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Mars Reconaissance Orbiter: Primary mission imaging begins!

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posted on Dec, 1 2006 @ 02:17 PM
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Got a Broadband connection, and a big hard drive?

If you wish to see some extreme closeups of Mars, the best ever taken so far.
Just vistit the HiRise Camera site here: MRO

Click on the Transistion phase link, for smaller, earlier pics.
But if you click on the Primary Science link..You will be treated to
the latest images (updated once a week). 3 Formats, a smal jpeg, a larger jpeg.
and a FULL size JP2 image..The Jp2 images (jpeg2000) require a browser plugin to view, there is a link to the plugin on each image page.
The plugin allows you to pan, zoom, and print the images.


Be patient, some of these images are close to 700MB in size..so even with broadband, it takes some time. TO me, it's worth the wait..these are nothing short of REMARKABLE!

Details down to the smallest of boulders..tiny sand dunes. Some very unusual terrain. It's like a low altitude flyover.

Let us know if you visit the site, and view some of the images. I'm curious as to what others think.




posted on Dec, 2 2006 @ 04:34 PM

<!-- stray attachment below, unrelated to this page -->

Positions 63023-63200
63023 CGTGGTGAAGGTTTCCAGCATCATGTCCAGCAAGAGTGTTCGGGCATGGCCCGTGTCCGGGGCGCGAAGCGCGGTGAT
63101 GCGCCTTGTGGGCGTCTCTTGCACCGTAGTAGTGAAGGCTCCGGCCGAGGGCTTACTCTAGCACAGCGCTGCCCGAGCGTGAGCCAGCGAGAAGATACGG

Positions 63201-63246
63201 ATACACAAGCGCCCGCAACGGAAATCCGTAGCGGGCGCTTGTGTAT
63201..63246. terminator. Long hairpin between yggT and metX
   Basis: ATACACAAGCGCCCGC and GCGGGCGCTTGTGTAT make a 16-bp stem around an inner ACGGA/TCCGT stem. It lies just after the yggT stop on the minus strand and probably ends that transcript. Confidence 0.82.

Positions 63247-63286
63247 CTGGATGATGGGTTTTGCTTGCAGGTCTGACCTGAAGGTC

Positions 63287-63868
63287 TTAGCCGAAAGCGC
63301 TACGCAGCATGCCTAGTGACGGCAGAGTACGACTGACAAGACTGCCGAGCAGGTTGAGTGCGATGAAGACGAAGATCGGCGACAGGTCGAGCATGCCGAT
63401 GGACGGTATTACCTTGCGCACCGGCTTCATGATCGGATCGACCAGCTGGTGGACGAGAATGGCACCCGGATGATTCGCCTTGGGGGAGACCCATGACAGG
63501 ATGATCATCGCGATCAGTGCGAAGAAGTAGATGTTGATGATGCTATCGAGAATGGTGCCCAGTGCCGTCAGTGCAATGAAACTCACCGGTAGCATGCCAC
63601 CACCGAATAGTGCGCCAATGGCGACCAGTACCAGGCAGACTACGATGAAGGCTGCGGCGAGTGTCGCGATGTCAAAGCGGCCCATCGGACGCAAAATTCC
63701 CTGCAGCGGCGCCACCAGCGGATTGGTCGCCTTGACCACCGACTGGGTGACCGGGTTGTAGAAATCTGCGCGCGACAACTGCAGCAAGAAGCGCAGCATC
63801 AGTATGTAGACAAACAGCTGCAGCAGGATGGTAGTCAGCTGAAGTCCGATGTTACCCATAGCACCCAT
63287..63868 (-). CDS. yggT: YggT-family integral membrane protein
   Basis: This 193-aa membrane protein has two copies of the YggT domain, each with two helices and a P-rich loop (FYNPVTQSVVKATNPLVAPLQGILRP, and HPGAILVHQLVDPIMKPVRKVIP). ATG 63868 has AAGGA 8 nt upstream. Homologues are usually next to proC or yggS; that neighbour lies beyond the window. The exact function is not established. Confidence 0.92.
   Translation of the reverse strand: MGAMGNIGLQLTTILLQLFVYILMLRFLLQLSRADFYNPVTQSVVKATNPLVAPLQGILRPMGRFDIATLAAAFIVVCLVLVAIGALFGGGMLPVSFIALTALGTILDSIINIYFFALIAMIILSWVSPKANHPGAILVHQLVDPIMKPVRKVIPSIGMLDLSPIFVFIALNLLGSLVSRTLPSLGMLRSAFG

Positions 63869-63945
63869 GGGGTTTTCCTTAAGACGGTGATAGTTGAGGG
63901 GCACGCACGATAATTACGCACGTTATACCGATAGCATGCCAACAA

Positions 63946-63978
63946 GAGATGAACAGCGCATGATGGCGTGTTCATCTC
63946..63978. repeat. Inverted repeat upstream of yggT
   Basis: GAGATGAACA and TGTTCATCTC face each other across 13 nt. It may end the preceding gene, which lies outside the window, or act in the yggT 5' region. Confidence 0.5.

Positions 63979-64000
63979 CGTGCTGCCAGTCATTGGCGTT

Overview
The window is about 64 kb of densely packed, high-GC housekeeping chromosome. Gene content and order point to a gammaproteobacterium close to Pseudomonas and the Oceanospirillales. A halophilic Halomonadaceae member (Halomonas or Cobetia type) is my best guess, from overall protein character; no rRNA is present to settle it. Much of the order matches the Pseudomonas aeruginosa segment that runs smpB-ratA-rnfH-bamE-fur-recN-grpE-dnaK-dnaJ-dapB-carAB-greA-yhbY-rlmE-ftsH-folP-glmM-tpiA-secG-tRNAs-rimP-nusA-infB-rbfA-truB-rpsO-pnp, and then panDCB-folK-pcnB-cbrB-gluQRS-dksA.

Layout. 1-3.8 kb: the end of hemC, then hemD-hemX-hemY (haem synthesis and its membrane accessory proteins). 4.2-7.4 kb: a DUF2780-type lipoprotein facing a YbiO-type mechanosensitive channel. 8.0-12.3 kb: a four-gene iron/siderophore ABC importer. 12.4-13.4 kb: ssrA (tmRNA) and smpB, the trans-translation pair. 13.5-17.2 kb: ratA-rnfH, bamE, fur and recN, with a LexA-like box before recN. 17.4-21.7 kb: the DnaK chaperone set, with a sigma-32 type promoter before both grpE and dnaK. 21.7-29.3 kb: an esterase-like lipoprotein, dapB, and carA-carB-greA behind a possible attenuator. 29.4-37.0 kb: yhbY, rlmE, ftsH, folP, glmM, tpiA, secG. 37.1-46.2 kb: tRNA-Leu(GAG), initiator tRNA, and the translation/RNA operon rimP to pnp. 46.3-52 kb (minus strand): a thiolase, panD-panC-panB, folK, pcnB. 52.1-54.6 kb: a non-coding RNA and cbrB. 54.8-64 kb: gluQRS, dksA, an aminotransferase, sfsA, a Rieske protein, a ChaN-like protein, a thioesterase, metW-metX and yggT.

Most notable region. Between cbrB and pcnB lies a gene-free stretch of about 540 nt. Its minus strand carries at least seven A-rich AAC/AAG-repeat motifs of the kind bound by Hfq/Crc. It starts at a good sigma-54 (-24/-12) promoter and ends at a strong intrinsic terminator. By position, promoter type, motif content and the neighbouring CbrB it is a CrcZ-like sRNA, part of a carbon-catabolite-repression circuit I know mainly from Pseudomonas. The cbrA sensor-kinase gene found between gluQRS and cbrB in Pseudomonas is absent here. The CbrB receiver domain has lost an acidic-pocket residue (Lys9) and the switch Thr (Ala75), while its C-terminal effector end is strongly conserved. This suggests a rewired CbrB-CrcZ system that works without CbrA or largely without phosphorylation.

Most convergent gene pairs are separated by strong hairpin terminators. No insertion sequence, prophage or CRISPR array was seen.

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I know it takes a while to download these. LOL

But has anyone taken the time, and taken a look?
The resolution is so good, you could see pigeon poop on a park bench, really!

Disclaimer: Mars, probably has no parks, pigeons , or poop. At least not these days.



posted on Dec, 2 2006 @ 04:41 PM
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LOL I just posted this link in another thread a few moments ago. Still it's pretty amazing stuff.

MODERATORS please remove my thread as we don't need duplicates.

[edit on 2-12-2006 by Terapin]



posted on Dec, 2 2006 @ 04:45 PM
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Thats cool, thanks.(you can have the next one, LOL)
Lets talk about it..

SO what do you think of the big images?..
I took me 30 minutes or so, to pan and zoom just a single image.
And that was just a cursory glance, for things that stood out.

Have you tried downloading the jp2's?



posted on Dec, 2 2006 @ 04:52 PM
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They are VERY cool. My main concern, and part of the topic in my thread is that there will still be many who will "find" cities, pyramids and snakes in those images no matter how clear the detail is. Those who are determined to support their odd views will just jump on these amazing photos of another world and use them to babble about more nonsence



posted on Dec, 2 2006 @ 04:59 PM
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Have you guys seen the "Victoria Crater" at Meridiani Planum It's crazy looking, i swear the crater looks inverted I just cant see it as an indentation.


jra

posted on Dec, 2 2006 @ 05:02 PM
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The images are amazing. I've looked at many, if not most of them and the detail is incredible. I hope the images from this thing resolves a lot of the anomalies people claim to see on Mars.


Originally posted by JackJuice
Have you guys seen the "Victoria Crater" at Meridiani Planum It's crazy looking, i swear the crater looks inverted I just cant see it as an indentation.